By John Stoeffler
Knowing human nature as they obviously did the Founders provided for two ways to amend the Constitution. Under the provisions of Article V Congress could propose amendments which if ratified by three-fourths of the states would be come part of the Constitution. The second method for amending the Constitution was included by the Founders to insure states had a way to address and correct abuses by Washington through a convention of the states when, as Michigan Law Professor Kauper put it, “they are deeply troubled.”
There is currently a movement to call a Constitutional Convention to address what many perceive as overreach and abuse of the States by the Federal Government on a myriad of issues. This has run into a buzz saw of opposition, mainly by those who call themselves “Conservatives.”
The principle argument used for years by those opposed to a Constitutional Convention is that such a convention would not be limited and could exceed the specific purpose or “call” of the convention by introducing other amendments not germane to the call. But the conclusion of a 1987 report to then Attorney General Edwin Meese titled Limited Constitutional Conventions under Article V of the United States Constitution was that “Article V does permit a limited convention.” The report offered three arguments in support of this conclusion.
First, “Since Congress may limit its attention to single issues…the states also have the constitutional authority to limit a convention to a single issue.”
Second, “The consensus about the need for constitutional change is a prerequisite to initiating the amendment process.”
Third, “History and the practice of both the states and the Congress show a common understanding that the Constitution can be amended issue by issue.”
But what those who fear what they characterize as a potential “runaway convention” forget or ignore is that there is a lengthy process required to ratify any proposed amendment(s).
First of all, there must be a consensus by two-thirds (34) of the states on the subject of the new amendment to be proposed. Each state must, in the words of Article V, submit an “Application” to congress calling for a convention for the specific purpose of “proposing Amendments” the subject of which being clearly spelled out in each state’s Application.
Once this is achieved Congress would send to the states the language of the amendment(s) called for by the states. Each state would then call for a convention to be held to vote on the proposed amendment(s). It is at this point in the process where those who fear a runaway convention assert that the U.S. Constitution could be rewritten. But it is here that their argument falls apart.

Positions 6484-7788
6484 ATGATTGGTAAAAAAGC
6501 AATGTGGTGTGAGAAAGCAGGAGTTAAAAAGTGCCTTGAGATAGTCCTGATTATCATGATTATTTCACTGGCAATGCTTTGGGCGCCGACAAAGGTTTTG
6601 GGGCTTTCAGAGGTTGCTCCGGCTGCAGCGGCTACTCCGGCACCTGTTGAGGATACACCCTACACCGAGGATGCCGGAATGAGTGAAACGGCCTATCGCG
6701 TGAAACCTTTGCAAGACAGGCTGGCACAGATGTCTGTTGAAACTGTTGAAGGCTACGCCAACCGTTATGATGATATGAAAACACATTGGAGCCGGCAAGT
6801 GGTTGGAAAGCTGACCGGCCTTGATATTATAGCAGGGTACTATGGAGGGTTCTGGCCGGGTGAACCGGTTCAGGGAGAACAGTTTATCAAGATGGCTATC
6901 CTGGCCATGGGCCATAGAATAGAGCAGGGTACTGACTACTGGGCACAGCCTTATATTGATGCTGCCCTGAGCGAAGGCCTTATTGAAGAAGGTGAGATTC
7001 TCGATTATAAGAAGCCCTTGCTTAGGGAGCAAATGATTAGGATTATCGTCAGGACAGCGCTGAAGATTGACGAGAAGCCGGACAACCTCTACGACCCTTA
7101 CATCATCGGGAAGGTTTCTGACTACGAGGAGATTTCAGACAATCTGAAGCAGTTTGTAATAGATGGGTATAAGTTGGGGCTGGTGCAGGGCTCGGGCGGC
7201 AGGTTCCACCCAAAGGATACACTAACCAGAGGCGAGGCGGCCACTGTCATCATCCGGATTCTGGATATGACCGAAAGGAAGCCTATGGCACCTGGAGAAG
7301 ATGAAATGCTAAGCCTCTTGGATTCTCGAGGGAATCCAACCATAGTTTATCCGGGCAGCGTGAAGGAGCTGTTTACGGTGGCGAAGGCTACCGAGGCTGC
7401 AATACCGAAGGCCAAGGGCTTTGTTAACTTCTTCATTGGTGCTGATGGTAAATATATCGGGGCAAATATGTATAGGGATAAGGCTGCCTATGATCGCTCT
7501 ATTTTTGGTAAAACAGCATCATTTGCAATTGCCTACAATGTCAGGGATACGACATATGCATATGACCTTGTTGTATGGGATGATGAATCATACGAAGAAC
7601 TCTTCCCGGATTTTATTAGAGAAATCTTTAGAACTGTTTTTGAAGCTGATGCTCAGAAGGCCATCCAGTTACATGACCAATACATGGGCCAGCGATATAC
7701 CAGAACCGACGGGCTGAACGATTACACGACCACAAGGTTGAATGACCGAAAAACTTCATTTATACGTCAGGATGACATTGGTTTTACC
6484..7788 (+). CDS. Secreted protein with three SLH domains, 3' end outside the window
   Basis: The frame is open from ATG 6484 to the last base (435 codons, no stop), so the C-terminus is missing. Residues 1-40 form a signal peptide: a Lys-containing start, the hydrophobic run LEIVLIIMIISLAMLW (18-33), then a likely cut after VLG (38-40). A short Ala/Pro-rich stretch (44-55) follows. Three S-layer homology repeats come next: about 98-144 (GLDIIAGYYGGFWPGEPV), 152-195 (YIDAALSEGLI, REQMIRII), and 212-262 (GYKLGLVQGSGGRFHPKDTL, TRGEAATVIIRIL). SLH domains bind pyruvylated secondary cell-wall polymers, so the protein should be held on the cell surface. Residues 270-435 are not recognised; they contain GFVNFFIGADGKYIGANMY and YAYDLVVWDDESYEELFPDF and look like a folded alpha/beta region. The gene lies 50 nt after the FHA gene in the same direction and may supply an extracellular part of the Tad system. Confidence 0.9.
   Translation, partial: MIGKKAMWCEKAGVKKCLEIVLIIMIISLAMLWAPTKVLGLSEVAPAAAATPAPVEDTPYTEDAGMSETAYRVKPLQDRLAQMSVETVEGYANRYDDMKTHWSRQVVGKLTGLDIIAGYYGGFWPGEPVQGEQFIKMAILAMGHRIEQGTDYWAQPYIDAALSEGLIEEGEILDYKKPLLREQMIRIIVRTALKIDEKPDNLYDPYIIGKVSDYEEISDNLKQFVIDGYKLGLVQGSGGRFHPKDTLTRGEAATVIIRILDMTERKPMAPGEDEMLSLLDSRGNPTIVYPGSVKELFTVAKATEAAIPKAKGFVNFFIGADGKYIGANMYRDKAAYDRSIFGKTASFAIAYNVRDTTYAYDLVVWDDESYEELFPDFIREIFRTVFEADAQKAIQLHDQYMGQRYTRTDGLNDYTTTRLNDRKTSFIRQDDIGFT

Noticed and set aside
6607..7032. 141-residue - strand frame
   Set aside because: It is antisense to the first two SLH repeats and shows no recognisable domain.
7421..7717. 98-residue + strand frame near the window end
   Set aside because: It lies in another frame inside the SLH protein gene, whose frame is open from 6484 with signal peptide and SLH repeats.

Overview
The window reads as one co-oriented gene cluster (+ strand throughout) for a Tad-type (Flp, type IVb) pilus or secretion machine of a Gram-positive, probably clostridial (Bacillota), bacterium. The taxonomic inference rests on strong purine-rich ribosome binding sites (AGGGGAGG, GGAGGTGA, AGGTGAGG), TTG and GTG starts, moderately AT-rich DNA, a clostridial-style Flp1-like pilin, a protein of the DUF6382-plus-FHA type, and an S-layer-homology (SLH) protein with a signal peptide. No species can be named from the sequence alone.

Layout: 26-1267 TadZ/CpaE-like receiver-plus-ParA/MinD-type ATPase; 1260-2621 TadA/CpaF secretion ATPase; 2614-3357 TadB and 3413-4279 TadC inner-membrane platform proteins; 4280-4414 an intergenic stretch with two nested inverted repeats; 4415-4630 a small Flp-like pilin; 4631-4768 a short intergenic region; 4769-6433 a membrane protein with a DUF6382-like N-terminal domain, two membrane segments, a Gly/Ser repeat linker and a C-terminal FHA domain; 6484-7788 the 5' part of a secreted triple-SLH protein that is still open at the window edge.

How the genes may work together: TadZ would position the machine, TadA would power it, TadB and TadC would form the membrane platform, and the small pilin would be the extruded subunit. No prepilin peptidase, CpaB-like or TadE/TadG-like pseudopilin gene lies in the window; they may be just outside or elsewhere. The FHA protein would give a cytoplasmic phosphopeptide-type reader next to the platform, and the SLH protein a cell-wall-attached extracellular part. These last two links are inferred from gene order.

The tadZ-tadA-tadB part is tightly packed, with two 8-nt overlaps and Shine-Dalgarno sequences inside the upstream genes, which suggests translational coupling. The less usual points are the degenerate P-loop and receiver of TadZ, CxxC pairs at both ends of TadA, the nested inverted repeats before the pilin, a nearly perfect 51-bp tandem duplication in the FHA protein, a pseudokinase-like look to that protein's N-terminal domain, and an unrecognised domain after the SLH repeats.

First, the call for a convention is based on the subject submitted in the applications of thirty-four states. For any vote of convention delegates to go beyond the subject of the call would render their vote(s) null and void.
Secondly, since ratification of any amendments to the Constitution by conventions in the various states requires a consensus of three fourths (38) of the states it defies all logic to believe that thirty-eight states would ignore the subject of the original Applications made by thirty-four states and agree to rewrite the United States Constitution.
Finally, the last and only time the convention method was used was to add the 21st Amendment to the Constitution. The 21st Amendment repealed the 18th Amendment, also known as the prohibition amendment. No attempt was made then to rewrite the Constitution – so why now?
In decrying calls for a Constitutional Convention which is authorized under Article V of the United States Constitution, Eagle Forum, the John Birch Society, and the Constitution Party are in point of fact empowering a strong central government at the expense of the states. This is strange considering how often these conservative groups point to the Constitution’s Tenth Amendment when criticizing Washington’s assault on “states’ rights.”
In their wisdom the Founders included in Article V the power of the states to correct abuses by the federal government should they deem it necessary. Those who recognize the purpose of and necessity for calling a federal constitutional convention when warranted should be applauded and supported for their efforts.